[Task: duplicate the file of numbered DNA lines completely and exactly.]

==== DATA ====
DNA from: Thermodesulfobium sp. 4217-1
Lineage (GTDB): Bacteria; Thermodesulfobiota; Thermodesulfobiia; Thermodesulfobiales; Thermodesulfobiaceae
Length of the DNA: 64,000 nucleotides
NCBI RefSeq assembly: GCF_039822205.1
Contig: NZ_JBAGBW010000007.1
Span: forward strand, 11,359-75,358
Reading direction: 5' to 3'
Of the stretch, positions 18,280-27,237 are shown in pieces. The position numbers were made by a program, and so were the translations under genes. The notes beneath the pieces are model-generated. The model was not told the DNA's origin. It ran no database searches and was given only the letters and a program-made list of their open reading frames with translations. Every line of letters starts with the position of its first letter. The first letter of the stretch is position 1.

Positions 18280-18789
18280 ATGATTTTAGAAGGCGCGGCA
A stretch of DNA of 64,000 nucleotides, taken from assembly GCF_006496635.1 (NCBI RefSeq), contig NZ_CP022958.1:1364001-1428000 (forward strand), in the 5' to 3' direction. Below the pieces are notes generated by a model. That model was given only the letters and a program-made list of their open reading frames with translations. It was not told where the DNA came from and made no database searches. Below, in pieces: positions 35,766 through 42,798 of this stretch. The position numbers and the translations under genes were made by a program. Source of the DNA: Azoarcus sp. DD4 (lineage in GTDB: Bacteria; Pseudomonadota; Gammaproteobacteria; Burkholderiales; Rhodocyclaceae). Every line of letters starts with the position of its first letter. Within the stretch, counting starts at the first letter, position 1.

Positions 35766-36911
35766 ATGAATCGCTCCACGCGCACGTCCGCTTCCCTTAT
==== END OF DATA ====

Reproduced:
DNA from: Thermodesulfobium sp. 4217-1
Lineage (GTDB): Bacteria; Thermodesulfobiota; Thermodesulfobiia; Thermodesulfobiales; Thermodesulfobiaceae
Length of the DNA: 64,000 nucleotides
NCBI RefSeq assembly: GCF_039822205.1
Contig: NZ_JBAGBW010000007.1
Span: forward strand, 11,359-75,358
Reading direction: 5' to 3'
Of the stretch, positions 18,280-27,237 are shown in pieces. The position numbers were made by a program, and so were the translations under genes. The notes beneath the pieces are model-generated. The model was not told the DNA's origin. It ran no database searches and was given only the letters and a program-made list of their open reading frames with translations. Every line of letters starts with the position of its first letter. The first letter of the stretch is position 1.

Positions 18280-18789
18280 ATGATTTTAGAAGGCGCGGCA
A stretch of DNA of 64,000 nucleotides, taken from assembly GCF_006496635.1 (NCBI RefSeq), contig NZ_CP022958.1:1364001-1428000 (forward strand), in the 5' to 3' direction. Below the pieces are notes generated by a model. That model was given only the letters and a program-made list of their open reading frames with translations. It was not told where the DNA came from and made no database searches. Below, in pieces: positions 35,766 through 42,798 of this stretch. The position numbers and the translations under genes were made by a program. Source of the DNA: Azoarcus sp. DD4 (lineage in GTDB: Bacteria; Pseudomonadota; Gammaproteobacteria; Burkholderiales; Rhodocyclaceae). Every line of letters starts with the position of its first letter. Within the stretch, counting starts at the first letter, position 1.

Positions 35766-36911
35766 ATGAATCGCTCCACGCGCACGTCCGCTTCCCTTAT